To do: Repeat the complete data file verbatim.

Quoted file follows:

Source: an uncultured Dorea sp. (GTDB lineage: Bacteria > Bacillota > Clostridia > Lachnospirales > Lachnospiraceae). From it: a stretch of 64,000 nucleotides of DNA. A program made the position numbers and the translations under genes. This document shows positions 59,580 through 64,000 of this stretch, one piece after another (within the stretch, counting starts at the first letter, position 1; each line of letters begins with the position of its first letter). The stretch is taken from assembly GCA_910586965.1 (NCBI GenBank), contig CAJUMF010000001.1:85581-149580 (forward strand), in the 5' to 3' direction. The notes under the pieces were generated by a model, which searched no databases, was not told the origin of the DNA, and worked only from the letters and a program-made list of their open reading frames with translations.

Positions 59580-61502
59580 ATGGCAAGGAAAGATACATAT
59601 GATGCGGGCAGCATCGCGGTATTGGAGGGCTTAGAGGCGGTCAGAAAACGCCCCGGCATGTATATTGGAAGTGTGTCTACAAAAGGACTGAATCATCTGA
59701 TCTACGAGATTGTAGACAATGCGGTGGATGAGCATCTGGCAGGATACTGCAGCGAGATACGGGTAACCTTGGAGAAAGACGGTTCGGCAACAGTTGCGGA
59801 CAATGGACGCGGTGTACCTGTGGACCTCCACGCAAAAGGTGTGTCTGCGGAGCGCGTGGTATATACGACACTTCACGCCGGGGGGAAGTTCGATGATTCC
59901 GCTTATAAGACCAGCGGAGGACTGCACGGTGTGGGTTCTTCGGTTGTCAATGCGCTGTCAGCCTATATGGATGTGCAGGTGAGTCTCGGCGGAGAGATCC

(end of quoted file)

Source: an uncultured Dorea sp. (GTDB lineage: Bacteria > Bacillota > Clostridia > Lachnospirales > Lachnospiraceae). From it: a stretch of 64,000 nucleotides of DNA. A program made the position numbers and the translations under genes. This document shows positions 59,580 through 64,000 of this stretch, one piece after another (within the stretch, counting starts at the first letter, position 1; each line of letters begins with the position of its first letter). The stretch is taken from assembly GCA_910586965.1 (NCBI GenBank), contig CAJUMF010000001.1:85581-149580 (forward strand), in the 5' to 3' direction. The notes under the pieces were generated by a model, which searched no databases, was not told the origin of the DNA, and worked only from the letters and a program-made list of their open reading frames with translations.

Positions 59580-61502
59580 ATGGCAAGGAAAGATACATAT
59601 GATGCGGGCAGCATCGCGGTATTGGAGGGCTTAGAGGCGGTCAGAAAACGCCCCGGCATGTATATTGGAAGTGTGTCTACAAAAGGACTGAATCATCTGA
59701 TCTACGAGATTGTAGACAATGCGGTGGATGAGCATCTGGCAGGATACTGCAGCGAGATACGGGTAACCTTGGAGAAAGACGGTTCGGCAACAGTTGCGGA
59801 CAATGGACGCGGTGTACCTGTGGACCTCCACGCAAAAGGTGTGTCTGCGGAGCGCGTGGTATATACGACACTTCACGCCGGGGGGAAGTTCGATGATTCC
59901 GCTTATAAGACCAGCGGAGGACTGCACGGTGTGGGTTCTTCGGTTGTCAATGCGCTGTCAGCCTATATGGATGTGCAGGTGAGTCTCGGCGGAGAGATCC